Principalities and Powers: Authorities in Conflict
The events of Bunyans life were played out in 17th century England. It was a time when politics and religion were inextricably intertwined, and both state and church were facing major conflicts.
King and Parliament in Conflict
King James I (who ruled 1603–1625) alienated Parliament with his high-handed methods and declarations of the divine right of kings, seeing no reason why his royal power should be questioned. Under his rule the opposition groups in Parliament united against him, merging lawyers concerned for the traditional common law, and the Puritans desiring to reform the Church of England.
When James’s son Charles I took the throne (1625–1649), the opposition between Parliament and crown was well developed. The issues were debated throughout England in a heated war of pamphlets, with its share of treasonous statements and resulting imprisonments. Parliament enacted the Petition of Right, bringing a number of specific limitations to the king’s power. In opposition, Charles attempted to rule without Parliament —none was called into session from 1629–1640.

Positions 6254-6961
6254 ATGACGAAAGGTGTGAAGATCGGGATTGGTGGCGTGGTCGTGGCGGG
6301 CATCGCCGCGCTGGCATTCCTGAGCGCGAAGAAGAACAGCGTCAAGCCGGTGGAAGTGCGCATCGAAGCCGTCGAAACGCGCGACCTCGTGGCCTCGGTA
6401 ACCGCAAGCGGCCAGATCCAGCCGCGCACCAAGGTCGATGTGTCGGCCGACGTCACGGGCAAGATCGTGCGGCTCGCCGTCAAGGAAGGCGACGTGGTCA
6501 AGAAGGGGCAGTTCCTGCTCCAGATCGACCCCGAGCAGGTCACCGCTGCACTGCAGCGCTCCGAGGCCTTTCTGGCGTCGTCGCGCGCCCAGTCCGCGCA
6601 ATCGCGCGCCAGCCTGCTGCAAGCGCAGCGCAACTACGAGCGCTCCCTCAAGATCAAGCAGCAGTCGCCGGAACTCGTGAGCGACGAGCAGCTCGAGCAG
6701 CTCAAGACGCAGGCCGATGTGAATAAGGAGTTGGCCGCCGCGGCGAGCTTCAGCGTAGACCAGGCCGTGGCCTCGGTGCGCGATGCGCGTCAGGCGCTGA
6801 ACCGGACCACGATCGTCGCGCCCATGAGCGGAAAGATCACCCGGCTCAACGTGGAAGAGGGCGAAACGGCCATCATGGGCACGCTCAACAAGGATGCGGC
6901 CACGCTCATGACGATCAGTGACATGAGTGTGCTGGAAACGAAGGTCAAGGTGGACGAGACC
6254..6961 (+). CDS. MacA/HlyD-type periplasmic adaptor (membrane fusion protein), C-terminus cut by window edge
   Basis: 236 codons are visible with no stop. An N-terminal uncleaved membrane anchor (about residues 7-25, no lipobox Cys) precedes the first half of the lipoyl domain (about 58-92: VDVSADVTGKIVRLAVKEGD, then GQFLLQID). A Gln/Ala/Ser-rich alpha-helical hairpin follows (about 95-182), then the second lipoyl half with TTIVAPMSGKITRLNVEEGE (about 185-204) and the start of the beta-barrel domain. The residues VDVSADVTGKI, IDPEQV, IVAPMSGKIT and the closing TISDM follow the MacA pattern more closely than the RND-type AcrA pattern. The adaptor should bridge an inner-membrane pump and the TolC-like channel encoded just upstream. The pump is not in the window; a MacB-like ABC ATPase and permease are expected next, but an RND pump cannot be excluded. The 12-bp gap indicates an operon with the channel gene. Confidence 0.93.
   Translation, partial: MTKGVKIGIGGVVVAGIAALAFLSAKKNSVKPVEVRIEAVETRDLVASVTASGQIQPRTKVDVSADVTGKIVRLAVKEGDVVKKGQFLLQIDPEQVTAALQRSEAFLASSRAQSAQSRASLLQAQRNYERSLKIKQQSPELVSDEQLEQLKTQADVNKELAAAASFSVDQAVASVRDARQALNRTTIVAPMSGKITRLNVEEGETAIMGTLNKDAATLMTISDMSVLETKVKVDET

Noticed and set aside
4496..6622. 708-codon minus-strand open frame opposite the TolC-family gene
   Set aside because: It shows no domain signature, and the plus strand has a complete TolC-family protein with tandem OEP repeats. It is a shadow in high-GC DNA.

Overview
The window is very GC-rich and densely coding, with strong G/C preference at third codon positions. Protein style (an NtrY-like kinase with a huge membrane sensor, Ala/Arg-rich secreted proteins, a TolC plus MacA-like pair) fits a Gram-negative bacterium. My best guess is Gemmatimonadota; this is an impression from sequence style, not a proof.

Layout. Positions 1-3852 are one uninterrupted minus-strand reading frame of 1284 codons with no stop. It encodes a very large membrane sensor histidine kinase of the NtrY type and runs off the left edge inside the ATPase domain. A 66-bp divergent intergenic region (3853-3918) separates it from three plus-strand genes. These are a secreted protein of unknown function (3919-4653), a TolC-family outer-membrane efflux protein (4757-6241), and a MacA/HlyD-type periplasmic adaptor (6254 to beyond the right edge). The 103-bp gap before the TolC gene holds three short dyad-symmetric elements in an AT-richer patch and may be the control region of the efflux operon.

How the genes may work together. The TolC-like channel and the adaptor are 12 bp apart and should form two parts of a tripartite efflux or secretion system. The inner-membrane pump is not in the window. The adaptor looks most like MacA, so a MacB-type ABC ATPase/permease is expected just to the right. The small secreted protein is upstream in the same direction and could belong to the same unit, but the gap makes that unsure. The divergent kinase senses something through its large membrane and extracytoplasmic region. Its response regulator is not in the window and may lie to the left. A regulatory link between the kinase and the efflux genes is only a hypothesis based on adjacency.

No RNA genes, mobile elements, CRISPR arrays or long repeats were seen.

Charles I repeatedly offended the religious sensibilities of the Puritans. Though Charles was Anglican, he allowed strong Catholic influences in his court—particularly evident in the priests at his Catholic wife’s chapels, and in artists and artwork from Italy and France. Protestants also resented Charles’s indifference to the Catholic Hapsburg rulers, who were battling Protestantism throughout Europe during the Thirty Years War (1618–1648). Charles’s archbishop of Canterbury, Archbishop Laud, angered Puritans with his insistence on the Anglo-Catholic liturgy of his Prayer Book and his continual attempts to reform church ritual.
The dispute between King and Parliament, ...